ILNews

Family did have notice that expert pulmonologist was going to testify as pathologist

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In reviewing a dispute over testimony given by expert witnesses, the Indiana Court of Appeals sees no reason to hold a new trial.  

The Indiana Court of Appeals reversed the trial court’s judgment in Don H. Dumont, M.D. v. Penny Davis and Nicole Anderson as Co-Administratrixes of the Estate of Charmitta Jordan, deceased, 45A05-1207-CT-384. The appeals court found the lower court erred by granting the plaintiffs a new trial.   

Following the death of Charmitta Jordan, her family filed a wrongful death action against Don Dumont, M.D. When the jury returned a verdict for Dumont, the family requested a new trial alleging Dumont’s counsel failed to disclose the identification and opinions of two expert witnesses prior to the disclosure deadline.

In particular, the family contended that Michael Ehrie, M.D., who testified as an expert witness for Dumont, should not have been questioned as a pathologist but only as a pulmonologist.

Dumont argued the family and the court was given advanced notice that his intention was to question Ehrie as a pathologist. Namely, Dumont said he would be asking Ehrie histological opinions and did give the court Ehrie’s curriculum vitae which notes he is a pathologist.

After the family objected to Ehrie’s testimony during the trial, the lower court stopped the questioning of him as a pathologist and struck his testimony, instructing the jury not to consider his opinions as a pathologist.

The court of appeals found the trial court abused its discretion when it excluded Ehrie’s entire testimony as a pathologist.

The COA conceded that although the intention to examine Ehrie was disclosed well beyond the pre-trial order’s deadline, the notice was still made six months before the trial date, giving the family more than enough time to depose the doctor.

Also, the appeals court pointed out that during the pre-trial hearing, the family indicated they suspected Ehrie would be examined outside of his previously disclosed expertise in pulmonology but, still, they did not change their preparations for trial.   

In addition, even if Dumont committed misconduct, that error was corrected when the family objected leading the trial court to exclude the testimony and admonish the jury to disregard Ehrie’s statements.

 
 

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  1. Indiana's seatbelt law is not punishable as a crime. It is an infraction. Apparently some of our Circuit judges have deemed settled law inapplicable if it fails to fit their litmus test of political correctness. Extrapolating to redefine terms of behavior in a violation of immigration law to the entire body of criminal law leaves a smorgasbord of opportunity for judicial mischief.

  2. I wonder if $10 diversions for failure to wear seat belts are considered moral turpitude in federal immigration law like they are under Indiana law? Anyone know?

  3. What a fine article, thank you! I can testify firsthand and by detailed legal reports (at end of this note) as to the dire consequences of rejecting this truth from the fine article above: "The inclusion and expansion of this right [to jury] in Indiana’s Constitution is a clear reflection of our state’s intention to emphasize the importance of every Hoosier’s right to make their case in front of a jury of their peers." Over $20? Every Hoosier? Well then how about when your very vocation is on the line? How about instead of a jury of peers, one faces a bevy of political appointees, mini-czars, who care less about due process of the law than the real czars did? Instead of trial by jury, trial by ideological ordeal run by Orwellian agents? Well that is built into more than a few administrative law committees of the Ind S.Ct., and it is now being weaponized, as is revealed in articles posted at this ezine, to root out post moderns heresies like refusal to stand and pledge allegiance to all things politically correct. My career was burned at the stake for not so saluting, but I think I was just one of the early logs. Due, at least in part, to the removal of the jury from bar admission and bar discipline cases, many more fires will soon be lit. Perhaps one awaits you, dear heretic? Oh, at that Ind. article 12 plank about a remedy at law for every damage done ... ah, well, the founders evidently meant only for those damages done not by the government itself, rabid statists that they were. (Yes, that was sarcasm.) My written reports available here: Denied petition for cert (this time around): http://tinyurl.com/zdmawmw Denied petition for cert (from the 2009 denial and five year banishment): http://tinyurl.com/zcypybh Related, not written by me: Amicus brief: http://tinyurl.com/hvh7qgp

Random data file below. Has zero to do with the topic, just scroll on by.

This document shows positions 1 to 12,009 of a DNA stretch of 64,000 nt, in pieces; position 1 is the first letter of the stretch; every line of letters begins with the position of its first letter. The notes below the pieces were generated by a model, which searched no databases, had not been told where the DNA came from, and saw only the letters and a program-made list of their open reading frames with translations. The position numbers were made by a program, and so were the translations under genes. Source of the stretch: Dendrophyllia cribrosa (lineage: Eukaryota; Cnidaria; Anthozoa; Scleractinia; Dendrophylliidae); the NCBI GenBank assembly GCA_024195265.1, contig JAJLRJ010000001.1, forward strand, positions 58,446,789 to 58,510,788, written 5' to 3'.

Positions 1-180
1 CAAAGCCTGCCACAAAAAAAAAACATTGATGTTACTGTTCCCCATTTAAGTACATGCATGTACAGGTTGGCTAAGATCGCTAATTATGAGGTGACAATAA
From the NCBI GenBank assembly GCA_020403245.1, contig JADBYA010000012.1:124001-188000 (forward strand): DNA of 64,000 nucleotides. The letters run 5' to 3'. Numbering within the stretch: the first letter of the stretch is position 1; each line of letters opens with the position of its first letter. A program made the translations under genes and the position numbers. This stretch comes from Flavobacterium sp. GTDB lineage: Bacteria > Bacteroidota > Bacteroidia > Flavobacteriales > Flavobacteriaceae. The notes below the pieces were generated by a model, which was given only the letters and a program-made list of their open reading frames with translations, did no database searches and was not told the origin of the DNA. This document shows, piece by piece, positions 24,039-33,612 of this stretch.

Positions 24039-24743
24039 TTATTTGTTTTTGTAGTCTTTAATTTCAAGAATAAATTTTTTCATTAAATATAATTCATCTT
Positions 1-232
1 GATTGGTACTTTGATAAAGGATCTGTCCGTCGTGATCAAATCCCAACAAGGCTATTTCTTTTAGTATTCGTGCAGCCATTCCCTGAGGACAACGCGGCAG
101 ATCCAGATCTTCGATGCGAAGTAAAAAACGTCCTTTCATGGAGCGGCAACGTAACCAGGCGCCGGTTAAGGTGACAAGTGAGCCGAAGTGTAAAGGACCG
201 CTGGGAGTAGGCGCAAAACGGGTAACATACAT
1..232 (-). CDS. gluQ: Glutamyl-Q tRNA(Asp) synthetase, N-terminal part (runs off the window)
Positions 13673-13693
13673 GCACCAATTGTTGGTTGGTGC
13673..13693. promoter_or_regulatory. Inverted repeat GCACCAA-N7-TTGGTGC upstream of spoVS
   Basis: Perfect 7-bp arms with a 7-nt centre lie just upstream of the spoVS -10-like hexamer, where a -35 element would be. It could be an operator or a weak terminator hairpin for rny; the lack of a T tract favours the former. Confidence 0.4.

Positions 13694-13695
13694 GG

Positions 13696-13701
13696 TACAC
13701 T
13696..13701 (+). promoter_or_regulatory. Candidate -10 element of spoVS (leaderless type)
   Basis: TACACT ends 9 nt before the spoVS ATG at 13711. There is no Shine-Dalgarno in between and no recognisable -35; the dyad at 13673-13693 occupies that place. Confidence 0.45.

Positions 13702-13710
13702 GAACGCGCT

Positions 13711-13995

4. Justice has finally been served. So glad that Dr. Ley can finally sleep peacefully at night knowing the truth has finally come to the surface.

  5. While this right is guaranteed by our Constitution, it has in recent years been hampered by insurance companies, i.e.; the practice of the plaintiff's own insurance company intervening in an action and filing a lien against any proceeds paid to their insured. In essence, causing an additional financial hurdle for a plaintiff to overcome at trial in terms of overall award. In a very real sense an injured party in exercise of their right to trial by jury may be the only party in a cause that would end up with zero compensation.

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